- How is kidney cancer treated?
- Surgery for kidney cancer
- Ablation and other local therapy for kidney cancer
- Active surveillance for kidney cancer
- Radiation therapy for kidney cancer
- Targeted therapies for kidney cancer
- Biologic therapy (immunotherapy) for kidney cancer
- Chemotherapy for kidney cancer
- Pain control for kidney cancer
- Clinical trials for kidney cancer
- Complementary and alternative therapies for kidney cancer
- Treatment choices by stage for kidney cancer
- More treatment information about kidney cancer
Biologic therapy (immunotherapy) for kidney cancer
The goal of biologic therapy is to boost the body’s immune system to help fight off or destroy cancer cells. The main immunotherapy drugs used in kidney cancer are cytokines (man-made versions of natural proteins that activate the immune system). The cytokines used most often are interleukin-2 (IL-2) and interferon-alpha. Both cytokines can cause kidney cancers to shrink in a small percentage of patients.
In the past, IL-2 was commonly used as first-line therapy for advanced kidney cancer, and it may still be helpful for some people. But because it can be hard to give and can cause serious side effects, many doctors only use it in patients who are healthy enough to withstand the side effects, or for cancers that aren’t responding to targeted drugs.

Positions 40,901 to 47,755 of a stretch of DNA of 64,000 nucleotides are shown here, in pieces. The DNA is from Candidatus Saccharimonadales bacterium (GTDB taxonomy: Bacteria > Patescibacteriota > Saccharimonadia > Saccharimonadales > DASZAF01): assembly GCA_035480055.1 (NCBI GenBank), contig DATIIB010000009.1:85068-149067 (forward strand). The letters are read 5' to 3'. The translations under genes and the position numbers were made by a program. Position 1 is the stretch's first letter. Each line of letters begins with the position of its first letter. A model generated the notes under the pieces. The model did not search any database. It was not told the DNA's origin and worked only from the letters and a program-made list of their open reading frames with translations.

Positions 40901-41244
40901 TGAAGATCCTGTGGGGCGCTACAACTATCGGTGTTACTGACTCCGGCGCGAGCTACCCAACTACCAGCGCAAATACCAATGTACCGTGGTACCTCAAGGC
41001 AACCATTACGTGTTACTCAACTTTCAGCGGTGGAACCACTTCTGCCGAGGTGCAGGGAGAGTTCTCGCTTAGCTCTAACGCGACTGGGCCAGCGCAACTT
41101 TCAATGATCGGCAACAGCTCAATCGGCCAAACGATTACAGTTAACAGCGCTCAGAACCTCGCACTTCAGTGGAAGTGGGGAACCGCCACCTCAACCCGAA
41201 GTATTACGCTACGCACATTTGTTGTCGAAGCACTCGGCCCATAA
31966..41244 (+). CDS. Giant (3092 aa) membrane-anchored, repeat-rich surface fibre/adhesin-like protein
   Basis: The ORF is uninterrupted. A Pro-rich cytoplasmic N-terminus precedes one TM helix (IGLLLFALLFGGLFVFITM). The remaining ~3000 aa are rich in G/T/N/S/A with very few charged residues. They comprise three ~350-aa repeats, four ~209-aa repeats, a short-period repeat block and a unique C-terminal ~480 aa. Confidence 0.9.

Although only a small percentage of patients respond to IL-2, it is the only therapy that appears to result in long-lasting responses. Doctors are now looking to see if certain patient and cancer characteristics can help predict if IL-2 will be helpful.
Giving high doses of IL-2 seems to offer the best chance of shrinking the cancer, but this can cause serious side effects, so it is not used in people who are in poor overall health to begin with. Special care is needed to recognize and treat these side effects. Because of this, high-dose IL-2 is only given in the hospital at certain centers that are experienced with giving this type of treatment.
The possible side effects of high-dose IL-2 include:
- Extreme fatigue
- Low blood pressure
- Fluid buildup in the lungs
- Trouble breathing
- Kidney damage
- Heart attacks
- Intestinal bleeding
- Diarrhea or abdominal pain
- High fever and chills
- Rapid heart beat
- Mental changes
These side effects are often severe and, rarely, can be fatal. Only doctors experienced in the use of these cytokines should give this treatment.
Interferon has less serious side effects than IL-2, but it does not seem to be as effective when used by itself. It is more often used in combination with the targeted drug bevacizumab (Avastin).
Common side effects of interferon include flu-like symptoms (fever, chills, muscle aches), fatigue, and nausea.
Newer approaches to immunotherapy
Cytokines can also be used as part of some experimental immunotherapy techniques. In one approach, immune system cells are removed from the blood and treated with cytokines in the lab to help activate them. These cells are then injected back into the patient in the hope that this will stimulate the immune system to fight the cancer.
In recent years, newer types of drugs that help boost the body’s immune response against cancer cells have shown early promise in kidney cancer. These and other newer forms of immunotherapy are described in the section “What’s new in kidney cancer research and treatment?”
Last Medical Review: 02/24/2014
Last Revised: 03/03/2015